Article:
I have been connected to the harp manufacturer Camac for many years. Upon completing my studies at the Juilliard School in New York, I returned to France where I obtained a teaching position in Nantes, on the West Coast. It is there that I met Joel Gamier, founder and Director of the Camac Company. The following years saw the nurturing of a great friendship and collaboration. Joel Gamier, unfortunately now deceased, loved the harp passionately and dedicated his life to the honing of his manufacturing process. He had distinct ideas, which revolutionized the technical conception of the instrument and was constantly seeking the advice of professional harpists in his quest to further refine his instruments’ sonority. His initial focus was student harps, which he refined to such high degree that they quickly spread into the professional realm. Jakez François, his successor, continues that tradition of discovery and innovation, which will further refine this great instrument.

I have played on a Camac Atlantide Prestige Harp for many years now, and I must say that it has never disappointed me. The distinctive clarity of its sound and its marvelous projection are completely in accord with the qualities I expect from my instrument.


“Arabesque” IN THE MAKING
The idea behind this recording project was inspired by the encounter of Christophe Chagnard, conductor, with whom I had the opportunity to work at the Sixth World Harp Congress in the USA, Winston Ma, producer, and myself. Our deep common musical understanding and the notorious difficulty of recording such a tonally complex instrument as the harp, set the stage to take on what we perceived as a great challenge.

My choice of repertory was meant to be as eclectic as possible, as much in the various styles and time periods as in the distinct character of the different compositions, thus reflecting what could be featured at one of my recitals. Some famous pieces (often conceived initially for the piano and beautifully adapted for the harp) as well as lesser-known selections were assembled to provide the widest possible perspective on this magical instrument, and for each number to further enhance our love of it. It is my hope that my choices and preferences will provide the listeners with a glimpse of the immense pleasure I had in recording this album.

Isabelle Perrin. (Translated from French by Christophe Chagnard)
All rights reserved.

In this strikingly evocative piece, Hasselmans makes use of the contrast between the treble and bass of the harp to create, by means of arpeggios as accompaniment, the sound of water flowing while the melody suggests droplets.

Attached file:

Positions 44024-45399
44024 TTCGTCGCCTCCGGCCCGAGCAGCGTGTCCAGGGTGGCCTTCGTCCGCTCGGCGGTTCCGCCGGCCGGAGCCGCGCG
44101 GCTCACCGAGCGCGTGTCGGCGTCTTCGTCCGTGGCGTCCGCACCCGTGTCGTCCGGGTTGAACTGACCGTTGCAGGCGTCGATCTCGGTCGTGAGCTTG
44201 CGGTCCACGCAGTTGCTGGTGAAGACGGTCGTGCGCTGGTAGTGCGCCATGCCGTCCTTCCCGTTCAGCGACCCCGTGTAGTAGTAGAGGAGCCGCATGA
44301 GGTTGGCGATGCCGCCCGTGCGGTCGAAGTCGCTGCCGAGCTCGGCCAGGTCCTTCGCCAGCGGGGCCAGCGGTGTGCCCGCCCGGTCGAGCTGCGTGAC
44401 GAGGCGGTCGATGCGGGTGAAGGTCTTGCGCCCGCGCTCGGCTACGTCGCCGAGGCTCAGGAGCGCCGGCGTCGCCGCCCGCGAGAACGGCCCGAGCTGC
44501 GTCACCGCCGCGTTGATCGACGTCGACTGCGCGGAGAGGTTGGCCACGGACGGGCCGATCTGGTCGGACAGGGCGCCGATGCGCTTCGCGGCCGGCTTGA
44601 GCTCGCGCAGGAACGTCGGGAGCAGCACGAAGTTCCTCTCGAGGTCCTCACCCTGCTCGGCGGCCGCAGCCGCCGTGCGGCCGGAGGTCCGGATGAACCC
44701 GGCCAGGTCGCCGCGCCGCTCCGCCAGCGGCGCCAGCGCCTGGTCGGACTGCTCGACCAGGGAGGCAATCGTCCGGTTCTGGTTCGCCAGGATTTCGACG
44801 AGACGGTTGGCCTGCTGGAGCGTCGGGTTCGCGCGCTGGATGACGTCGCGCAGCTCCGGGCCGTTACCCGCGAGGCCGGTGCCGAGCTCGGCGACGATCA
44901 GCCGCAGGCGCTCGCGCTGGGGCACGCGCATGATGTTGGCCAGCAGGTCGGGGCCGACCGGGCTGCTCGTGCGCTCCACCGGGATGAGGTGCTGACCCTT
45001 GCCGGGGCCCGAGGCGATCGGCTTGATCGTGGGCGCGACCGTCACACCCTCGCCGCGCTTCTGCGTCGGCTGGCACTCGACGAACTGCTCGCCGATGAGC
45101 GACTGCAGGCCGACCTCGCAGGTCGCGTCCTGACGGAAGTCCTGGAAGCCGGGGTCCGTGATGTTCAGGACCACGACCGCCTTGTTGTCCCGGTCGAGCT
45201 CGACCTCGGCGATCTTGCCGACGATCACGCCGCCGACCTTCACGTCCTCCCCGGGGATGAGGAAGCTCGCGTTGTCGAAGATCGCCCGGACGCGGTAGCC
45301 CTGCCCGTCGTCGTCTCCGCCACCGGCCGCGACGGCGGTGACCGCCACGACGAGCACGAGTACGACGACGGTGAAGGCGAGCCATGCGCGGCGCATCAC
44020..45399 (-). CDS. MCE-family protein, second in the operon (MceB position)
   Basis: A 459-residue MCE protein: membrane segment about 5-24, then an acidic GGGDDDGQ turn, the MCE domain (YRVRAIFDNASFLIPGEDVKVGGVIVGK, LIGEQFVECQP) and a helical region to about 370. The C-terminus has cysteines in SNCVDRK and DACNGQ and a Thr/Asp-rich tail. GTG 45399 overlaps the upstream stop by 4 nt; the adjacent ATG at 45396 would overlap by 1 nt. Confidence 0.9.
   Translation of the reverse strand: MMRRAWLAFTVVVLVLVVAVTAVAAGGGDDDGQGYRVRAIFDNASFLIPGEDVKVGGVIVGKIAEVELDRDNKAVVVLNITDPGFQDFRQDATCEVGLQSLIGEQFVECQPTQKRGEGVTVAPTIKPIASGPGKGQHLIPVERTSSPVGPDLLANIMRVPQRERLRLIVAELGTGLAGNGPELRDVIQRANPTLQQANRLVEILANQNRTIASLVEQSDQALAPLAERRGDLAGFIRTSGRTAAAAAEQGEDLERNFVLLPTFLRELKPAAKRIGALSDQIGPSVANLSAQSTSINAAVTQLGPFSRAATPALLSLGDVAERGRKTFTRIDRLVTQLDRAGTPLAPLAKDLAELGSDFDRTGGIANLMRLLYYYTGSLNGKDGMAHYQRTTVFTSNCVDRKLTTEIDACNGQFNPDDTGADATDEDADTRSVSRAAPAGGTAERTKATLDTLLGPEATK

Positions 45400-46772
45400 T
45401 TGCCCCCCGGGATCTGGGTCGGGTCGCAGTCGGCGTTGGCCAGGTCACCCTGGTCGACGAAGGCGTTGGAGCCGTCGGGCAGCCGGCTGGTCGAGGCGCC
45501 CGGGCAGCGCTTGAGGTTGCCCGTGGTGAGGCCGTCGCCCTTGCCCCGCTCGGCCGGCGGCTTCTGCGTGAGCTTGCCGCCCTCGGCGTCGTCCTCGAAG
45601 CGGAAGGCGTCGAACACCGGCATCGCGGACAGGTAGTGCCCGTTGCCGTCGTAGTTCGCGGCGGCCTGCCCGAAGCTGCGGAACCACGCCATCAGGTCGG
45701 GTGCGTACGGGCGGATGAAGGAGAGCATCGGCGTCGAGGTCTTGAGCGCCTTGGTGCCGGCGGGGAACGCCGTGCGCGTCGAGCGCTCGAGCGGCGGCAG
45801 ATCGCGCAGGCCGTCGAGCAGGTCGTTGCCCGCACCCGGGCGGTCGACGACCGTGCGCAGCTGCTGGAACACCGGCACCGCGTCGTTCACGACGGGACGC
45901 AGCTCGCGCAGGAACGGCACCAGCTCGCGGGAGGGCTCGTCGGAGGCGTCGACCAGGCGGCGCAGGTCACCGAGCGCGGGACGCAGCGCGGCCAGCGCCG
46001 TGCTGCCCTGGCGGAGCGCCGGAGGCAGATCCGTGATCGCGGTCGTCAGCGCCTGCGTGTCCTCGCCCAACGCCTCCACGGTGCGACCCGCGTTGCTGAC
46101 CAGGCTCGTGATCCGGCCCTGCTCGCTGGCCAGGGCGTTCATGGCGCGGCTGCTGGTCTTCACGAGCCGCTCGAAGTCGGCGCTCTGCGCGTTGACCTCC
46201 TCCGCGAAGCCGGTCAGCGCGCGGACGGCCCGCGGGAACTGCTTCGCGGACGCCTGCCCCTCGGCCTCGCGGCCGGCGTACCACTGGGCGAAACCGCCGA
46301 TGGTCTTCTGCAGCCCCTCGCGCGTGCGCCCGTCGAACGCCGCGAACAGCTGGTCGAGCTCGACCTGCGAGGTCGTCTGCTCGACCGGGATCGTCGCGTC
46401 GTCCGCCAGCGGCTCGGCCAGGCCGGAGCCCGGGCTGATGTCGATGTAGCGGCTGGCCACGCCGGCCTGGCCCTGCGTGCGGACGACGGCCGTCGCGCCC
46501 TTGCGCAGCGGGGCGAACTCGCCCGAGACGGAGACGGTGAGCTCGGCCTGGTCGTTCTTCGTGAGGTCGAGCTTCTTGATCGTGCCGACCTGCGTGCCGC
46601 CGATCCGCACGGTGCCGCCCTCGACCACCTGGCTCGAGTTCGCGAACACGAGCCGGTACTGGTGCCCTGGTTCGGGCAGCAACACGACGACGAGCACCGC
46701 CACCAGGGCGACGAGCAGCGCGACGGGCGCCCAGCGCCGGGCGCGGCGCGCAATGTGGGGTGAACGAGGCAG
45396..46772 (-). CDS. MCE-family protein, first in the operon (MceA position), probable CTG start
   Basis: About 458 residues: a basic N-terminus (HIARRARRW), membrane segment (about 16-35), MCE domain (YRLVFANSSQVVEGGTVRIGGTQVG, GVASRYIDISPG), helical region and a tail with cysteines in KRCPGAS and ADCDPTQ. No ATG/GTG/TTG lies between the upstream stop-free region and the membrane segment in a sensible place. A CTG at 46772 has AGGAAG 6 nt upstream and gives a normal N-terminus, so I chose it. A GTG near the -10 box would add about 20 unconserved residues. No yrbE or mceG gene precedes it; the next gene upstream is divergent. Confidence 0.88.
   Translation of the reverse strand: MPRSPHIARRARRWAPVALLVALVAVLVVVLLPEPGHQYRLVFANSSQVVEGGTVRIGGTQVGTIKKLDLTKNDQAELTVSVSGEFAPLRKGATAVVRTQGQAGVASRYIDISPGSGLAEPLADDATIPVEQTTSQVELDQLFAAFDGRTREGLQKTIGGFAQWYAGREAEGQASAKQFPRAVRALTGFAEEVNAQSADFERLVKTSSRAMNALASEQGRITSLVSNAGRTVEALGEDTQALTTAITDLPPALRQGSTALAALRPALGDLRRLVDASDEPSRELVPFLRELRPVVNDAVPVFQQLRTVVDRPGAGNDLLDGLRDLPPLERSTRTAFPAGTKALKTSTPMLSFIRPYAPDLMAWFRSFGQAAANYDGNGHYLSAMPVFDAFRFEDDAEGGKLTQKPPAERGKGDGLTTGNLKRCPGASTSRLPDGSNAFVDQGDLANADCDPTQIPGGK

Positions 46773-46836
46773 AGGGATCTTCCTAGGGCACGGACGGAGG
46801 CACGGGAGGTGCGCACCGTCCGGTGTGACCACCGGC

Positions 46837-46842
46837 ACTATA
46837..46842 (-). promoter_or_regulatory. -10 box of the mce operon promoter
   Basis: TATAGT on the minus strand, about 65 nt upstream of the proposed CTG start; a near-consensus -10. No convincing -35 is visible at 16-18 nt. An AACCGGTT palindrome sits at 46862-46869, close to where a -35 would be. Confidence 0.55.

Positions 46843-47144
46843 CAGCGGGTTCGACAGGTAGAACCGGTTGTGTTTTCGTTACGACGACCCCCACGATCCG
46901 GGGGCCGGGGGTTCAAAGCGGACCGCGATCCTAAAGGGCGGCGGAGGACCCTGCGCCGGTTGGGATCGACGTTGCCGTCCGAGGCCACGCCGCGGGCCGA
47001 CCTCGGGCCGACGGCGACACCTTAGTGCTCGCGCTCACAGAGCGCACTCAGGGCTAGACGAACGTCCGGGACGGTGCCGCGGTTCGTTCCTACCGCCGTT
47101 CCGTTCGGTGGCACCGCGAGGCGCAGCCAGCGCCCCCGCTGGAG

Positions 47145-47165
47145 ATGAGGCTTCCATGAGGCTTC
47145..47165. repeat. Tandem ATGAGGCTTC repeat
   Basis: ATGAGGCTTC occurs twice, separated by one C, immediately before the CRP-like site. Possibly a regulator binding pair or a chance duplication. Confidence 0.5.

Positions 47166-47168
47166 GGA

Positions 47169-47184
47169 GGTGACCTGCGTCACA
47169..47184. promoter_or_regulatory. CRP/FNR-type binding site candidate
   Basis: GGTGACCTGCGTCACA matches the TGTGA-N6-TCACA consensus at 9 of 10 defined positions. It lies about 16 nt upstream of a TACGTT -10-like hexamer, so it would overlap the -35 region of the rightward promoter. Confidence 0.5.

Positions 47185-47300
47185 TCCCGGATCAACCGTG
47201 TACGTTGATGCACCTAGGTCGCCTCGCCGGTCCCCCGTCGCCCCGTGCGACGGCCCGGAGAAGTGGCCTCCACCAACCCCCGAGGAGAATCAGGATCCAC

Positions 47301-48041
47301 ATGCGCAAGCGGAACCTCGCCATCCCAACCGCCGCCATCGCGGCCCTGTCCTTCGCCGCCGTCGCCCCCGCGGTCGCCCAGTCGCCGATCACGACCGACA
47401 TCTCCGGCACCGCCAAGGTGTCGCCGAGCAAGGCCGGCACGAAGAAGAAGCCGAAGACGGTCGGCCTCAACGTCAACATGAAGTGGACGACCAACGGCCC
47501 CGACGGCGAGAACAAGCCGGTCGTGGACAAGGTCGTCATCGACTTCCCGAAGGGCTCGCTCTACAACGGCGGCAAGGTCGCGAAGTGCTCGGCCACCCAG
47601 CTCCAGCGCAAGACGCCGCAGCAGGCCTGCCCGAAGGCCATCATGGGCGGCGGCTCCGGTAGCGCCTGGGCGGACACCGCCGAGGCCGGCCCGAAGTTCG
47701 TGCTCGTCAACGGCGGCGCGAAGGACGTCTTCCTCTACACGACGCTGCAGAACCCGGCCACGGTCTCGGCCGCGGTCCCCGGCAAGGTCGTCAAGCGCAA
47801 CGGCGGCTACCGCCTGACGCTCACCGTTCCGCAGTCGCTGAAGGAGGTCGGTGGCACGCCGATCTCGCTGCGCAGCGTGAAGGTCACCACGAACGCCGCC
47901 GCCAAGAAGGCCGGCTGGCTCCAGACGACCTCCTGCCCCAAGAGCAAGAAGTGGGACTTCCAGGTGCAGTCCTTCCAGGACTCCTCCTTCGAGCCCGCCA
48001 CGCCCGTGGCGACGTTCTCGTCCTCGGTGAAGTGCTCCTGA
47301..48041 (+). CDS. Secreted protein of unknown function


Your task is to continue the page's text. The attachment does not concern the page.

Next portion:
This piece features two movements: the first, an “aria con variazioni” was composed by Eberl, a pupil of Mozart and the second a “Rondo Pastoral” was originally conceived for string trio by Mozart and later transcribed for the harp by John Thomas, a 19th Century Welsh harpist who also conceived of bringing the two compositions together as one opus.

CHOPIN: PRELUDE Op. 28, No. 15
This prelude, charged with intense emotion, was composed during a sojourn of Chopin and his lover George Sand at Majorca. Finding himself alone during a stormy afternoon and feeling rather somber, Chopin sat at the piano and composed a piece which, by the insistent repetitions of certain notes, suggests drops of rain falling, interrupted by dramatic chord progressions, revealing the emotional turmoil the composer was in the midst of during that period.

This popular Chinese folk melody inspired by the sound of water flowing, lends itself perfectly to the harp’s ability to translate the fluidity of water through the use of long arpeggios.

Dussek did nor have to search very far for inspiration to write for the harp; both his mother and wife were harpists! This sonata was written in three movements and was conceived as one of three such sonatas presented as a whole. It proved very successful and became one of the most performed compositions in the harp repertoire. The first and third movements are light in character (the third being in the form of a Rondo reminiscent of a music box) while the second, in a minor mode, is more melancholic.

Composed in 1934, this piece reveals through great poetry and an impressive science of tone colours, a rich variety of sounds including the use of nails, tapping of the soundboard and many different types of glissandi.

This moving piece was inspired by a poem from Moore of the same title. It begins with a grave and solemn theme followed by variations which lead us to believe in a happy unfolding (the fourth variation), but ending with a coda reminiscent of the opening theme’s mournful character.